The issue about absolute and relative data is great of interest in sport science nowadays (7–10). Relative training and match load may help practitioners to individualize training loads and ensure that players are trained and competed accordingly, considering the relative time that futsal players are on the court. Some studies (7, 9) demonstrated inconsistencies between absolute and relative terms in sports. For example, Douchet et al. (7) evaluated absolute and relative training load, (i.e., relative load calculated by dividing absolute training load by mean values from the competitive matches) and compared across playing positions during a full in-season in an elite soccer academy, found that training load for central defenders was underestimated using absolute training loads for moderate and high-speed distances, however, relative training loads highlighted wide midfielder as an underloaded position. Given that, the same author (7) concluded that relative training load is recommended as it is contextualize training load according to competitive demands and favor training individualization. However, when it comes to futsal, no previous studies have been researched about the physical and technical-tactical demands considering absolute and relative values.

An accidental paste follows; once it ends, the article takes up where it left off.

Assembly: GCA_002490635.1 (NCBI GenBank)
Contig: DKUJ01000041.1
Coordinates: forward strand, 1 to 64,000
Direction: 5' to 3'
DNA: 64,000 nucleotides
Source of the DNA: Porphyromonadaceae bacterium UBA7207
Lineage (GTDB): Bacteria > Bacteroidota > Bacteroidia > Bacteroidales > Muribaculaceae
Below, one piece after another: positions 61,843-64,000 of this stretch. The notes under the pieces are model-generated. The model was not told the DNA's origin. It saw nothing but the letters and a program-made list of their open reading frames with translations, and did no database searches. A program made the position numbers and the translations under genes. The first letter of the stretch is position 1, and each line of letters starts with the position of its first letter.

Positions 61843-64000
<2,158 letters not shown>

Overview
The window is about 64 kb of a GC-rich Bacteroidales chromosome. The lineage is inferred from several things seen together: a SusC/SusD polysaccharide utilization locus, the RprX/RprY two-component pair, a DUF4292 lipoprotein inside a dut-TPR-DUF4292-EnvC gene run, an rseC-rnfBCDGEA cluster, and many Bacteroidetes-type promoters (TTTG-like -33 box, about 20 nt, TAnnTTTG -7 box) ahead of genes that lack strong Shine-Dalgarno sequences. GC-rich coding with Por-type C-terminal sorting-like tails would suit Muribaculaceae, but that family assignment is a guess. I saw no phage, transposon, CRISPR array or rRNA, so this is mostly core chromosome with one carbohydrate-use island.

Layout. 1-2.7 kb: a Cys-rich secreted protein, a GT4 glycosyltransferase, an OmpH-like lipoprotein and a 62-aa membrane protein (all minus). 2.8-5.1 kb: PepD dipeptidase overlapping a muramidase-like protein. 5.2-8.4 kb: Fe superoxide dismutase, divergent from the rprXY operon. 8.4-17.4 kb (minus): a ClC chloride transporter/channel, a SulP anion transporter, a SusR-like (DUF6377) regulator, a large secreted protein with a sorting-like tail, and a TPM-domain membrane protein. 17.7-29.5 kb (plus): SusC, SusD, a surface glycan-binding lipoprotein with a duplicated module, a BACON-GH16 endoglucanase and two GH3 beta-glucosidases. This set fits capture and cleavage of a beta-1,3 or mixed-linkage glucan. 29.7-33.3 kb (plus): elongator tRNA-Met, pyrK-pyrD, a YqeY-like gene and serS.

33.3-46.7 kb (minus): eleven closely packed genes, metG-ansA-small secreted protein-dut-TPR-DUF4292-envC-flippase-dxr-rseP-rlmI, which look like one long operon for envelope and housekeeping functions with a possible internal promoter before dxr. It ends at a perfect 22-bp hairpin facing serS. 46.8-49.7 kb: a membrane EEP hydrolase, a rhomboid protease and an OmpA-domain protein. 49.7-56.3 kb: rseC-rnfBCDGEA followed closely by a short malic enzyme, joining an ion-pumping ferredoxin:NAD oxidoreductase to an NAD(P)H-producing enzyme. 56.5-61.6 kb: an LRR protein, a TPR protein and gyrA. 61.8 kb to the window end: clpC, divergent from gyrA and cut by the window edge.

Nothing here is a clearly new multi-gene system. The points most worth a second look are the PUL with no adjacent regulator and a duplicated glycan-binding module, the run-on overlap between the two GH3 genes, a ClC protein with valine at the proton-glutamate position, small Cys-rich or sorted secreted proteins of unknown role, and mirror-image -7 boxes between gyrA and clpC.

To the best of the authors' knowledge, this study represents the first attempt to interpret match performance in elite futsal players with different involvement (i.e., actual participation in match play considering playing time, internal and external load variables), and normalize the absolute values per effective time. The main aim was to analyze the differences in absolute and relative individual tactical actions, internal and external load variables between players with high- (HIGH) and low-involvement (LOW) (i.e., higher or lower effective playing time, session rate of perceived exertion [sRPE], and player load [PL]) during match play. It was hypothesized that HIGH players would present higher absolute values on physical and tactical-technical actions when compared to their LOW counterparts because of the higher time spent in the court, but non-significant or opposite from the absolute values differences would be found between groups considering playing time (i.e., relative values) as it has been found in other studies (7, 9).